Wealden Works
FAQ
Construction and Operations

Construction and Operations

When will the plant be built?
It is anticipated that construction will commence in 2021 and be operational by 2024. Once construction starts, we expect the build and commissioning phases will take approximately three years from start to finish.
What is the operational life of the facility?

Today, modern energy-from-waste plants, such as the proposed 3Rs facility, can operate for thirty (30) years or more.
Will the facility operate 24/7?

Yes, the facility will operate 24/7, but waste deliveries will not be made 24/7.  Vehicles will only be allowed to enter the plant during normal working hours which will be controlled by the planning permission. Most of the plant’s operations will be carried out inside the building, which prevents and mitigates the amount of noise that could be heard externally.
Will the facility be noisy?
Noise has been very carefully considered and assessed using computer modelling of the proposed building and process equipment. The planning permission will set limits for the noise emitted by the plant and this will be monitored and enforced by both Horsham District Council Environmental Health Department and the Environment Agency.
Will the facility smell and attract vermin?
No. Waste that cannot be recycled will be delivered by road to the tipping hall into the facility where it will be immediately tipped into a bunker within the building. Importantly, as the building operates under a negative air pressure, this draws in air and prevents odours from escaping externally. The facility will deploy vermin control, which will be subject to strict monitoring by the Government’s Environment Agency.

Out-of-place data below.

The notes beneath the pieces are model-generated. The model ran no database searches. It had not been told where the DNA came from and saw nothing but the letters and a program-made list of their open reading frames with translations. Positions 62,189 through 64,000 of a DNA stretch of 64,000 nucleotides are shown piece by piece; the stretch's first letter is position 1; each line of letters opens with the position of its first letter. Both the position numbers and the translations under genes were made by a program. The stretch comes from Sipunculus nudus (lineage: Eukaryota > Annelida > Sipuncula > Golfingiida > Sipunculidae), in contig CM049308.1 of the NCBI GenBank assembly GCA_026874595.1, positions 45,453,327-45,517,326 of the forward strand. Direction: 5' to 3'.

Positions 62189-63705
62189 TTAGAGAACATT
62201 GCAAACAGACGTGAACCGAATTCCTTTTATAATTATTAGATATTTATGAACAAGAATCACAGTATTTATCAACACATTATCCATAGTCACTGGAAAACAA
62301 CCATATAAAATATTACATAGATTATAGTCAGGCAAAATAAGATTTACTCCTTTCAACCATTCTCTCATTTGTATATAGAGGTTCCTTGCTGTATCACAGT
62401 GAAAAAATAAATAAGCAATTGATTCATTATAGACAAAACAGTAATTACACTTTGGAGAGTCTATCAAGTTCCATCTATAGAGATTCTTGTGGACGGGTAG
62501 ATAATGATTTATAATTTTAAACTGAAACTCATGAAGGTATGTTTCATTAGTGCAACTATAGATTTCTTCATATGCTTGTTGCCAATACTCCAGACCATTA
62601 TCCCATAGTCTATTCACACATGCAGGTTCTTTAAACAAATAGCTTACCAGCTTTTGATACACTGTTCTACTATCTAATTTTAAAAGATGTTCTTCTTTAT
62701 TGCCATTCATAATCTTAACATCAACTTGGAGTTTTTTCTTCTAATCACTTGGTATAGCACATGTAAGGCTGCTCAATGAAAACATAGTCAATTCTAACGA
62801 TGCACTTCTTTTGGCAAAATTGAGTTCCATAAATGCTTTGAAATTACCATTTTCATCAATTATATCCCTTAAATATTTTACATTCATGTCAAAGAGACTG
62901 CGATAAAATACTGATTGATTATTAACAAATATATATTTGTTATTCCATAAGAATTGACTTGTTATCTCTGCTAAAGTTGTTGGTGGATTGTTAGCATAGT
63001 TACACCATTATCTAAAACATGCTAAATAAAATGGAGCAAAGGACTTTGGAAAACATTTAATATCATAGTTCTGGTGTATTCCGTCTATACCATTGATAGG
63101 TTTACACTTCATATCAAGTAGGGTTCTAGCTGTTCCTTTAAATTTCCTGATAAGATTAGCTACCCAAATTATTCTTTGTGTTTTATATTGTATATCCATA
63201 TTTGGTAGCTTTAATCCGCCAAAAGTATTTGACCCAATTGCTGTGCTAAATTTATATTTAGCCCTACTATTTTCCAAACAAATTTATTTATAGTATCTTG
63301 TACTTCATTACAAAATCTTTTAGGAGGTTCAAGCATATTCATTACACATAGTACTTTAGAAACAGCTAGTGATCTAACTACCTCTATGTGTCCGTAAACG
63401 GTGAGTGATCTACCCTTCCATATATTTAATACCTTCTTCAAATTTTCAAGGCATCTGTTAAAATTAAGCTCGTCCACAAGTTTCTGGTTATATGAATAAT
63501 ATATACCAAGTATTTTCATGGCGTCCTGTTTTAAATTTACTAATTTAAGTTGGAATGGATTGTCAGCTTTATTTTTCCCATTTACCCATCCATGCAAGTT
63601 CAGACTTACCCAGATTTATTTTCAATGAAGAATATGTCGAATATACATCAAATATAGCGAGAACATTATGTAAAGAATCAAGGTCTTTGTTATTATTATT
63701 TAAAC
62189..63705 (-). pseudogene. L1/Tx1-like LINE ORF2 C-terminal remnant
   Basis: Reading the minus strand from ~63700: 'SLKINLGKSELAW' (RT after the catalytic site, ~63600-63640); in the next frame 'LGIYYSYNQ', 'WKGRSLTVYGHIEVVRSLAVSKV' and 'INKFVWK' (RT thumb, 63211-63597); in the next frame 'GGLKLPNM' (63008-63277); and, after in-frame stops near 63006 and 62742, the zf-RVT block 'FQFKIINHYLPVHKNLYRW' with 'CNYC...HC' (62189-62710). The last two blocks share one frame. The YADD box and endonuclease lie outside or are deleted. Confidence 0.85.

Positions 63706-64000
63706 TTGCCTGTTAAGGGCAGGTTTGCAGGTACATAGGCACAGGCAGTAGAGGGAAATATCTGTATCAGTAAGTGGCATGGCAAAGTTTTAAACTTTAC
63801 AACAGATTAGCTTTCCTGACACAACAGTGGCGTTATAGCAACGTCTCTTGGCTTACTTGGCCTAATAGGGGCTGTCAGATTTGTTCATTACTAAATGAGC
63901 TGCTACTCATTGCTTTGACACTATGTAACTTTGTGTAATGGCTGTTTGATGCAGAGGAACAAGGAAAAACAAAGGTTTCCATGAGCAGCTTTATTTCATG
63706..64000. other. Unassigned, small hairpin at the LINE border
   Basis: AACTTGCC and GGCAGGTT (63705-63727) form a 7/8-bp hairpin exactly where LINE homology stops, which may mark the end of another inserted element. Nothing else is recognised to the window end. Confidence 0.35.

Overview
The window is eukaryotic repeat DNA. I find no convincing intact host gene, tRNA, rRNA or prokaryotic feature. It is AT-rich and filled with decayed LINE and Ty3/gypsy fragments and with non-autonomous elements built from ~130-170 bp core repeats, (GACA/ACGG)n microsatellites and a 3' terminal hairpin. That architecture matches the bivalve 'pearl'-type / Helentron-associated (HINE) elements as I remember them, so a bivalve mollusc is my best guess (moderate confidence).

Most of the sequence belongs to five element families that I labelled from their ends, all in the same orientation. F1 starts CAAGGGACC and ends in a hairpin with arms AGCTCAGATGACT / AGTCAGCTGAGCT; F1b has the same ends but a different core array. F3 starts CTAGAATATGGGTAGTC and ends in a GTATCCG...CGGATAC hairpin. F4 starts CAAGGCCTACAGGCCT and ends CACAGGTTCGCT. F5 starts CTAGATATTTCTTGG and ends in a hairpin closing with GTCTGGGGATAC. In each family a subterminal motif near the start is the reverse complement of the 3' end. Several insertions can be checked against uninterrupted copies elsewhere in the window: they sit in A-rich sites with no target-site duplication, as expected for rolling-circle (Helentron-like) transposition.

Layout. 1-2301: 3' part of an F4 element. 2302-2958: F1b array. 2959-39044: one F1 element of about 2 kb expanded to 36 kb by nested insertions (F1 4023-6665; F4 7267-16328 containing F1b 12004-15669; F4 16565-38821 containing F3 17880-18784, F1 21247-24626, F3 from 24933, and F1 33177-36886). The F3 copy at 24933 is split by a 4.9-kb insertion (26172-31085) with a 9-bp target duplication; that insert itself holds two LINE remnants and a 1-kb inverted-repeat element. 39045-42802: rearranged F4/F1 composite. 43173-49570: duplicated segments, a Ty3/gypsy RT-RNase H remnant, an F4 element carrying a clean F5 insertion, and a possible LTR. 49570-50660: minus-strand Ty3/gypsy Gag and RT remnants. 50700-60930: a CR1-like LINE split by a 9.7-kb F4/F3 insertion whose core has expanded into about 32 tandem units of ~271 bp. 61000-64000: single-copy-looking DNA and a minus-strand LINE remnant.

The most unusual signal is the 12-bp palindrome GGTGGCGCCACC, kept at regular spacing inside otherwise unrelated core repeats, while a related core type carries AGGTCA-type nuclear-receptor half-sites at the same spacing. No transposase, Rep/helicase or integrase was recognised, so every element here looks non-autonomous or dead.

What happens to the residues it produces?

After combustion, the volume of waste is reduced by 90%, leaving an inert ash containing metals.  The other residue produced by the plant will be that from the gas clean-up system. The ash will be non-hazardous and will be taken offsite to an ash recycling facility where it will be turned into an aggregate and used in applications such as road base.

The residues from the gas clean-up process will be alkaline as it will consist mostly of lime. This will be stored in a sealed silo and collected from the site by vacuum tanker. It will then be taken to a licensed processing plant where it will be used to neutralise acidic chemicals or turned into a rock-like aggregate and recycled.
Will there be any recycling from the back end of the facility?

Yes. After combustion has taken place at the facility, we are able to recover metals from the remaining ash for recycling. The metals will be removed from the residual bottom ash for recycling and the ash itself will be recycled into a replacement aggregate material... Recycling metal from EfW facilities avoids the energy spent in smelting new metals and recovers valuable natural resources that would have otherwise been lost in landfills.